So I thought I’d put together my own list. Tips and advice I wish I’d had when I started out. Here it is:

Build relationships, especially with the challenging kids

Above all else this is the key. It’s a lot harder to mess about for someone who means something to you, it’s a lot harder to abuse someone you like and it’s a lot harder to disappoint someone who has shown faith in you.

If that child sees you as a statistic, another teacher to come and go then why would they invest in you?

But if they see a person with shared interests, who is fun to talk to and cares about them. It may well influence them in a positive way.

In a child’s file there is likely to be pages and pages written about what the child has done in the past, risk assessments etc but good schools will also tell you what a child’s likes and dislikes are, what they have experienced and what they are good at. If those interests are similar to yours then great; if you support the same football team or like the same music, brilliant. However, if not, take some time to find out. It will mean giving up some time, maybe time away from planning and assessing but I promise it will be worth it. I was onto an immediate winner with our sporty kids but I’ve had children who have been obsessed with ‘My Little Pony’ or ‘Pokemon’. It’s no good me asking them if they watched the Utd game at the weekend! Therefore I’ve done my research and now I know my ‘Flutterby’ from my ‘Rainbow Bright’ and a ‘Pikatchu’ from a ‘Charmander’. I now have just enough to start a conversation with these children. A conversation starter that might be enough to use as a distraction/de-escalation when they are heading for crisis, but more importantly it shows them that I am a person and that I’m invested in them. Therefore I start to build trust and they might just invest in me.

The big piece of advice I often give to students when they go into a class is; identify the most challenging pupil who is often a strong character. How that child behaves often dictates the whole class. Then get that child on board and the lesson will manage itself. It’s almost like a sibling relationship where the brother/sister can make each other’s lives hell but nobody else is allowed to look at them wrong. If they aren’t going to misbehave in your lesson then nobody else is.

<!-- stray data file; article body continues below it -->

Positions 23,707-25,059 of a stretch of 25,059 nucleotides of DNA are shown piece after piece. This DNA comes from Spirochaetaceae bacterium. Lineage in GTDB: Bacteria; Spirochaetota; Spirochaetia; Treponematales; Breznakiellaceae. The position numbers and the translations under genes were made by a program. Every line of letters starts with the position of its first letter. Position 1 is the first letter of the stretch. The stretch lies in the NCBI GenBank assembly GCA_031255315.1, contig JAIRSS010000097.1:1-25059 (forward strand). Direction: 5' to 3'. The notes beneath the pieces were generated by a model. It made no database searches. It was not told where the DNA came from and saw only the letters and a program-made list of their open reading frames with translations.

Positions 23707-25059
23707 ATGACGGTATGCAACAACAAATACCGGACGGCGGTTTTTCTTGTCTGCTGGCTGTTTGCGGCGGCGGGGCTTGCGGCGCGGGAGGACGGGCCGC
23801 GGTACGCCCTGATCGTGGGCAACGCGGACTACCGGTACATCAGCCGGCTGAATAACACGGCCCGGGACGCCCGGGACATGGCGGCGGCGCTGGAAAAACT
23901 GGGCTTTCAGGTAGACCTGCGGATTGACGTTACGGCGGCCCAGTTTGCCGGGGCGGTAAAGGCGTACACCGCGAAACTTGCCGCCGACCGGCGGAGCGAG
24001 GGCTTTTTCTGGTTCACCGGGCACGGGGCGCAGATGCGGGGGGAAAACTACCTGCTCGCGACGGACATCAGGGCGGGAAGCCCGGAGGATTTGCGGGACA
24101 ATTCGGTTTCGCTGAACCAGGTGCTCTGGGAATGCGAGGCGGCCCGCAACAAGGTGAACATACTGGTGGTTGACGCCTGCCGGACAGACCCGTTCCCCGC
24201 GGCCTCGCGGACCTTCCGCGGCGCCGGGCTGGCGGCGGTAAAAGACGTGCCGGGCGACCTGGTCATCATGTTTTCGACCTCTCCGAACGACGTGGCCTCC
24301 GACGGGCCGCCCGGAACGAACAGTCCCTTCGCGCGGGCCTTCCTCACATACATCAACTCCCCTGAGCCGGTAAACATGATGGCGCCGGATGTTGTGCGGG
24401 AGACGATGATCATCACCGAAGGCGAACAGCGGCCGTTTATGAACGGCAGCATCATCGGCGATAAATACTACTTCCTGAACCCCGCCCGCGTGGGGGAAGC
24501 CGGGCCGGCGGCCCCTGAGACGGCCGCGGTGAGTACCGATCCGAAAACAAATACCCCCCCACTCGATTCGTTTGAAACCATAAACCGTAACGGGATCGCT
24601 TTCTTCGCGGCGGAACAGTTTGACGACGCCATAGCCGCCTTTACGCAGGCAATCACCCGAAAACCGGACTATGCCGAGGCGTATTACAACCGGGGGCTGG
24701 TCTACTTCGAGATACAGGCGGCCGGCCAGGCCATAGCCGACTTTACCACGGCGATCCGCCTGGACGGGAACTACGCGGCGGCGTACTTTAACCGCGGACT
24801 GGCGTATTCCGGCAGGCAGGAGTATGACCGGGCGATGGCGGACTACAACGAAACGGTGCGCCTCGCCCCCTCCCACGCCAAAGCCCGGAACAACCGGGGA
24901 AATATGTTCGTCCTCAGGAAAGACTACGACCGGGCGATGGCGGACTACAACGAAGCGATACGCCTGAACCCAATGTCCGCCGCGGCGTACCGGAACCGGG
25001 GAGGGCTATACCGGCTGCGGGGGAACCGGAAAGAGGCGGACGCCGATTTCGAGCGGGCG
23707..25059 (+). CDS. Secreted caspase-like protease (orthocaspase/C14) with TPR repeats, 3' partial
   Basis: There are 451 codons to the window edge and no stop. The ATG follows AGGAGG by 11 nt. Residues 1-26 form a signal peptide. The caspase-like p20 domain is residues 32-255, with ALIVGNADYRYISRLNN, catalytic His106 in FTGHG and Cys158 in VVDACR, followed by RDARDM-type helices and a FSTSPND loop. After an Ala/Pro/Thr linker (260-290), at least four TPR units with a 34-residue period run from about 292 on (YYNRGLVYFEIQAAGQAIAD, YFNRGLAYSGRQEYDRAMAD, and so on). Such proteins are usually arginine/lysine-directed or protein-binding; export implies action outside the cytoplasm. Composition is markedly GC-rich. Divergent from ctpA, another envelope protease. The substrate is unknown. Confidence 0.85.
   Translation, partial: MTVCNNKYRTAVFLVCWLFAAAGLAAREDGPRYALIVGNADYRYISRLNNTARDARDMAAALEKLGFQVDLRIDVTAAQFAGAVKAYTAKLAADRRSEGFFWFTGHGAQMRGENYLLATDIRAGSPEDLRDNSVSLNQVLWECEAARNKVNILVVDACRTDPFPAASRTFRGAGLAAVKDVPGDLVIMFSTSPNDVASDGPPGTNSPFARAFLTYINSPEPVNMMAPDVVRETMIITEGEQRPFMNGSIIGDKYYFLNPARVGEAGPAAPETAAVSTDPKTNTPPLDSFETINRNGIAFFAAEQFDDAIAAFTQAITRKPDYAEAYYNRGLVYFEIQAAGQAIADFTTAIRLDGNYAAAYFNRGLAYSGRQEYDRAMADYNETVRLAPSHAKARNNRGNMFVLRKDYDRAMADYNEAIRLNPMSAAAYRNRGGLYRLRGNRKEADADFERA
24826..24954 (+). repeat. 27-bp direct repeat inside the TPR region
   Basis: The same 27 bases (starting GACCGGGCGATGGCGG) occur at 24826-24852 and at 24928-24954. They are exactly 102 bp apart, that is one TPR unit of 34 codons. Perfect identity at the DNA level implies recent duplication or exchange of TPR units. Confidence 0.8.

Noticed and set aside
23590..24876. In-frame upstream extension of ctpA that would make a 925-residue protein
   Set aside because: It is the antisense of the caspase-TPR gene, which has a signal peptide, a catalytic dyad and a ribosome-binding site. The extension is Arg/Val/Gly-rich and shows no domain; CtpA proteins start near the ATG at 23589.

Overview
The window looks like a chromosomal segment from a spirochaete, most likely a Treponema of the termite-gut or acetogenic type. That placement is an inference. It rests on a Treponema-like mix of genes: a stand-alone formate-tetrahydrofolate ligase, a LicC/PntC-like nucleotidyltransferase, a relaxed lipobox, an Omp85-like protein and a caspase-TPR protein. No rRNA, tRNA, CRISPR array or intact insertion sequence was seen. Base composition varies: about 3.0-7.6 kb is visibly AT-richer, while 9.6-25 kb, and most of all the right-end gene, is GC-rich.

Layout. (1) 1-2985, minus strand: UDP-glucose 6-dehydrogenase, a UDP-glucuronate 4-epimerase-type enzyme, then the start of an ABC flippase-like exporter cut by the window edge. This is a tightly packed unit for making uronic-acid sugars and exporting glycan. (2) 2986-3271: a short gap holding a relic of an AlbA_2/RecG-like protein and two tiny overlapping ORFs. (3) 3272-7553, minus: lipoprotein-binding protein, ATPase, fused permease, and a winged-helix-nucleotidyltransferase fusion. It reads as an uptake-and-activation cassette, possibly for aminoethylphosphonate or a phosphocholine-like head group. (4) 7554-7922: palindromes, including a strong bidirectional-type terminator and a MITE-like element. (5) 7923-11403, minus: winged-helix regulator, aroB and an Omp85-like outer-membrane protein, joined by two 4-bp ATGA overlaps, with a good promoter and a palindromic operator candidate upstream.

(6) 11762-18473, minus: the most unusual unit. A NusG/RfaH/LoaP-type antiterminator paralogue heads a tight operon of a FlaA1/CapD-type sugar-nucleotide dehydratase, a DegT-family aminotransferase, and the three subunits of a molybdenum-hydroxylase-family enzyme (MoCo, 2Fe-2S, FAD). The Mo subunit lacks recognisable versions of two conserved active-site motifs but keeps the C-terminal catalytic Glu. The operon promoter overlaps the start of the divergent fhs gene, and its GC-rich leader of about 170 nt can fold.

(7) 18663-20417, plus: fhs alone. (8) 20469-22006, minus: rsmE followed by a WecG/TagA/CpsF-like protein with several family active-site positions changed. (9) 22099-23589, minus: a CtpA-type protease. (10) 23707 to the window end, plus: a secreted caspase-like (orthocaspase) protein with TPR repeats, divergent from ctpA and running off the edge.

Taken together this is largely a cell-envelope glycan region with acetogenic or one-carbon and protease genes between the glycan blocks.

Don’t take anything personally

I hope the phrase ‘behaviour is a communication’ is making it out there, but more importantly is being taken seriously. When you have been told to be a figure of authority it seems only logical that being told to ‘f**k off’ is an outrage and a pound of flesh shall be taken! After all it is what the child expects, but it continues the cycle and school stays the negative place they hate with another teacher who isn’t bothered.

But what if we weren’t outraged? What if we recognised that the child was distressed and talked to them about it? What if we talked about something completely different, made them feel more positive and then talked about what had made them angry? And what if we did all that and found a strategy for letting you know they are angry that didn’t involve telling you to ‘f**k off’?